But in Jesus Christ you are free, free to grow into love and maturity and integrity. You will occasionally find idiot “Christians” who claim that their freedom in Christ means they can do as they please without any concern for the moral and relational outcomes. That’s not the freedom of the gospel. You were already free to be stupid. You were already free to be immoral. You were already free to be unloving and disrespectful and callous. The freedom of the gospel is the freedom to start dismantling those things and reconstructing the integrity of your soul.

And between here and the fulfilment of that reconciliation, that sanctification, you will need to develop the disciplines that enable you to live with the war inside without letting it get the upper hand again. You will need to practice some discipline and denial to prevent your unintegrated impulses from bursting out into behaviours that violate the bounds of love and peace and goodness. Sometimes that will mean saying no to something just because you know it’s wrong even though every other part of you is screaming “go for it”. And you will need to practice some discipline and denial because they also help make you strong, because they are actually techniques that aid the reintegration of your component parts.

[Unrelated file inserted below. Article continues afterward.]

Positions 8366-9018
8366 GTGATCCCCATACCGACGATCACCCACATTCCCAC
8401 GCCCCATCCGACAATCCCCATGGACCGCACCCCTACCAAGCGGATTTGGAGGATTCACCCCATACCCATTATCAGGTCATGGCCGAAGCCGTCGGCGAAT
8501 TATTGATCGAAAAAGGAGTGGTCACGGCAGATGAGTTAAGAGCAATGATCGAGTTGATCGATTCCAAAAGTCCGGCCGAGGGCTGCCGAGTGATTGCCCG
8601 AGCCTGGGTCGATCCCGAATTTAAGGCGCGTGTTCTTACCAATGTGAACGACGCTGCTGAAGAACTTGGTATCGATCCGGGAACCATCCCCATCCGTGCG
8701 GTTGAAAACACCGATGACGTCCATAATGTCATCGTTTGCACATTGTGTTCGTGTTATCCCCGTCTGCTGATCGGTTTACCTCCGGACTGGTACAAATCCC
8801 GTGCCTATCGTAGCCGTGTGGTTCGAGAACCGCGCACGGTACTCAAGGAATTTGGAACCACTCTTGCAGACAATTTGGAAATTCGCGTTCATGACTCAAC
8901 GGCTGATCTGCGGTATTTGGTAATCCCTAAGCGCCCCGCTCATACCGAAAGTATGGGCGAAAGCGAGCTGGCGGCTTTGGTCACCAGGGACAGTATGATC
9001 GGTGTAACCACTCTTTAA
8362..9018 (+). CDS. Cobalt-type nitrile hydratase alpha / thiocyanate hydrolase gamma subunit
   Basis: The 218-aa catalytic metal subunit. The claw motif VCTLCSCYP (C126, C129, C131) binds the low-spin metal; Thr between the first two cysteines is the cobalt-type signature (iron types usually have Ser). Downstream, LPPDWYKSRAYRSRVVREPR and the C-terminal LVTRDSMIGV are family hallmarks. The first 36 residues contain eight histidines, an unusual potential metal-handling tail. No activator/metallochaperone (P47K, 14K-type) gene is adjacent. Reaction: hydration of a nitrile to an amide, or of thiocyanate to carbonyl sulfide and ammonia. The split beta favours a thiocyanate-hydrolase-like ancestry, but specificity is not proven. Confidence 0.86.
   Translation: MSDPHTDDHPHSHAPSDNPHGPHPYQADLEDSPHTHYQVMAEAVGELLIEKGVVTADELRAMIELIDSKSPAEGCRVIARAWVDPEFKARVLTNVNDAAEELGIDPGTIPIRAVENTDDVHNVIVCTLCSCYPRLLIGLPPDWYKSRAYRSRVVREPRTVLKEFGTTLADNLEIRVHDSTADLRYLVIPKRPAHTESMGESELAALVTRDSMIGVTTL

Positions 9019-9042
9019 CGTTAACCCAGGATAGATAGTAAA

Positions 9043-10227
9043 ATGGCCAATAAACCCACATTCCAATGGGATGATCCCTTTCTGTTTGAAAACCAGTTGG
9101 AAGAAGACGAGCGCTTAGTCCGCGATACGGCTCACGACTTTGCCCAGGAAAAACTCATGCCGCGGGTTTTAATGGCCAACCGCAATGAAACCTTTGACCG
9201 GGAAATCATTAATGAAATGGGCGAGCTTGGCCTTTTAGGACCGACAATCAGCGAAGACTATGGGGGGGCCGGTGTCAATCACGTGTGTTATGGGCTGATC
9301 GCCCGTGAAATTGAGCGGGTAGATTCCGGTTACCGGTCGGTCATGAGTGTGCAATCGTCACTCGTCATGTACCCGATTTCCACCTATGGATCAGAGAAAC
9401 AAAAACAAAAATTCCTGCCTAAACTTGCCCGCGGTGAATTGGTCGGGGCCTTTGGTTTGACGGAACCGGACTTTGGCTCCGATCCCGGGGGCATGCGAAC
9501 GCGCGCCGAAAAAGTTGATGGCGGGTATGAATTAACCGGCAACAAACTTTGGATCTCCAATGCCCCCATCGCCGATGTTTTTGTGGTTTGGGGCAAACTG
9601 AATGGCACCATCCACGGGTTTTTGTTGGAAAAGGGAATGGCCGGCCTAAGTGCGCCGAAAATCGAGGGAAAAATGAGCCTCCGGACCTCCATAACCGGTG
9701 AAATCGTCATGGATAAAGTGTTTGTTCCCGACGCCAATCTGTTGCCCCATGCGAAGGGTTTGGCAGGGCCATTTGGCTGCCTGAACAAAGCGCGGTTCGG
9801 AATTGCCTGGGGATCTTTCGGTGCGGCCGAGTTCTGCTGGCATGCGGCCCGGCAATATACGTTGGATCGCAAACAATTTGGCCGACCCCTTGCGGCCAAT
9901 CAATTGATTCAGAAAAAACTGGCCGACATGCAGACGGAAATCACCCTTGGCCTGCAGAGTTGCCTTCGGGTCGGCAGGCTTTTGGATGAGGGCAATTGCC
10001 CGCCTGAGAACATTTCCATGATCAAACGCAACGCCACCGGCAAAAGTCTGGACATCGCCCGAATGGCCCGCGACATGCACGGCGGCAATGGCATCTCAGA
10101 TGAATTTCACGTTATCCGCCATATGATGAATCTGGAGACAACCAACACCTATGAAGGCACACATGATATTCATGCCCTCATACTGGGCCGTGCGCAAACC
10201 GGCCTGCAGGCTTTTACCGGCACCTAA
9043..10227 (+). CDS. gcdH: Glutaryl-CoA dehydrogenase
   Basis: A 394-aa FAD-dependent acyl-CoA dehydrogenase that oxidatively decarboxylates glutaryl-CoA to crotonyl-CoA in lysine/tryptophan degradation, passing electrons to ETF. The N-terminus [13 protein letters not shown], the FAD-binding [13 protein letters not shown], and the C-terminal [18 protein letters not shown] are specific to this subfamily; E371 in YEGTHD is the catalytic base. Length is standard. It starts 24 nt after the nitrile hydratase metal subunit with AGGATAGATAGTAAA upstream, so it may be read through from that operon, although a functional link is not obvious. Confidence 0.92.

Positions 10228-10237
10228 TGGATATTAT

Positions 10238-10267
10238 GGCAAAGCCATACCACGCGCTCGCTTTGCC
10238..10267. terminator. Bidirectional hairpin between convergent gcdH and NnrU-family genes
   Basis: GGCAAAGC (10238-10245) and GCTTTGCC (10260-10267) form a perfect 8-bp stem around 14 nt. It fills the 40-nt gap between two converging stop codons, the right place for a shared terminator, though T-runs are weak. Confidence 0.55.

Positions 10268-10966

That’s why nearly every major religion in the world practices physical disciplines of some form. They are most obvious in things like yoga and tai chi, but kneeling and meditating and fasting have long Christian heritages too. Every ancient wisdom tradition knows that discipline in one area of your life has spill over benefits in others because all your parts are interconnected, even if some of the interconnections are faulty. These disciplines are techniques for building spiritual strength and wholistic integrity. They might sound masochistic and lifeless on their own, but as an integrated part of the whole journey of sanctification they become part of the toolkit by which the Spirit produces in us love, joy, peace, patience, kindness, goodness, faithfulness, humility and self control. They become aspects of the movement into wholeness and fullness of life. You can choose not to do any of them, sure. But then you were always free to stay in slavery instead of taking the hard road through the wilderness to the promised land.

God has created us good. If everything had stayed good, it wouldn’t even make sense to us to think of bodies, spirits and minds as separate things - we would just think of whole people. But with our essential integrity fractured, we think of those things separately because so often they operate separately and even make war within us. But the good news is that Jesus has freed us to undertake the journey of sanctification, the journey that involves reconciling or reintegrating our warring parts back into whole people. The good news is that, if we are willing to respond to his call, Jesus Christ will lead us all the way to resurrection, and in resurrection there will be no more war within. Our destiny fulfilled, our beauty renewed, our integrity restored, we will be distinguishable from Christ only by the physical features of our bodies. Our resurrected, glorified bodies. Thanks be to God!